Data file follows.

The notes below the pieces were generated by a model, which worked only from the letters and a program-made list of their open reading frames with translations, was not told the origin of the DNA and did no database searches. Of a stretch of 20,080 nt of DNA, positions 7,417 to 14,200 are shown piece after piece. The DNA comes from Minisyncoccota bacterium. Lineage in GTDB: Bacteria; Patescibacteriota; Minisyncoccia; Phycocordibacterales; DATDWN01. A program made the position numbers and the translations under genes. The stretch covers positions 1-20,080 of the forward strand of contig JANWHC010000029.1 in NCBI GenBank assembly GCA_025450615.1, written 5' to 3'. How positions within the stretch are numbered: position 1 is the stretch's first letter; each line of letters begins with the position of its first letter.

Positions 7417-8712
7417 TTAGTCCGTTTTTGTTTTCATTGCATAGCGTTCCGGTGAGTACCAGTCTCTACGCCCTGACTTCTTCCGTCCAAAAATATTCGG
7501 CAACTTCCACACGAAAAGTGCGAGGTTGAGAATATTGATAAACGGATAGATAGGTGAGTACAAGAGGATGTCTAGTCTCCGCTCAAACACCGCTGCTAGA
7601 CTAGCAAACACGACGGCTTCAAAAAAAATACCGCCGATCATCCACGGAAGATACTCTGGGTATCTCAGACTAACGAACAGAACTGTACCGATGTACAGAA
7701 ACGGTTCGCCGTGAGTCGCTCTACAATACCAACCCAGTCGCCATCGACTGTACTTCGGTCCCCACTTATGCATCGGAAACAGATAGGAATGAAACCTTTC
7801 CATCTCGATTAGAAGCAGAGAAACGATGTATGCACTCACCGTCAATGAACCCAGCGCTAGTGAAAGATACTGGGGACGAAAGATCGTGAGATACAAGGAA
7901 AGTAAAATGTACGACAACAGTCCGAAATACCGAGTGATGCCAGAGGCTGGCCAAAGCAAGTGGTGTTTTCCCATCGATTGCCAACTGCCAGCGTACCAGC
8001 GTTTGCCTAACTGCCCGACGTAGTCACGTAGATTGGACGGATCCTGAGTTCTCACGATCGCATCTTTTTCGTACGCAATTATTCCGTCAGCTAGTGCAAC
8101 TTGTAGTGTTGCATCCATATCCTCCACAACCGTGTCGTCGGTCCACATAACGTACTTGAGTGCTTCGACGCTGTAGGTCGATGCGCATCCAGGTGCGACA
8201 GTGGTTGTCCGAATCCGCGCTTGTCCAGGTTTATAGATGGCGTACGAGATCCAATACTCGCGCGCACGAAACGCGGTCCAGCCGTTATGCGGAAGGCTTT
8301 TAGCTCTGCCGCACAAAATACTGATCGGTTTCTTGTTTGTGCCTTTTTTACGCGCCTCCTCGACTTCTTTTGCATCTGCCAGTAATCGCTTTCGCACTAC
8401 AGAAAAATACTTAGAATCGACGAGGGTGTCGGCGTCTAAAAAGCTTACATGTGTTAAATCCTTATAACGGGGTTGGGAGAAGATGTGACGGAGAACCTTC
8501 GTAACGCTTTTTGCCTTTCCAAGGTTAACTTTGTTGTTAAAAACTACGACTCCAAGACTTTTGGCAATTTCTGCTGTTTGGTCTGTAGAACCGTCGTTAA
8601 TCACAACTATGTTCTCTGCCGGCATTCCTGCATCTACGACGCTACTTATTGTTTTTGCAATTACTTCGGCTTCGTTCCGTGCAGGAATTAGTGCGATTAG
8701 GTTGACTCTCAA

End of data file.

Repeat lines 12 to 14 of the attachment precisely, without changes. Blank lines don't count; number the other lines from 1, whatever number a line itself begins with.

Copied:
8301 TAGCTCTGCCGCACAAAATACTGATCGGTTTCTTGTTTGTGCCTTTTTTACGCGCCTCCTCGACTTCTTTTGCATCTGCCAGTAATCGCTTTCGCACTAC
8401 AGAAAAATACTTAGAATCGACGAGGGTGTCGGCGTCTAAAAAGCTTACATGTGTTAAATCCTTATAACGGGGTTGGGAGAAGATGTGACGGAGAACCTTC
8501 GTAACGCTTTTTGCCTTTCCAAGGTTAACTTTGTTGTTAAAAACTACGACTCCAAGACTTTTGGCAATTTCTGCTGTTTGGTCTGTAGAACCGTCGTTAA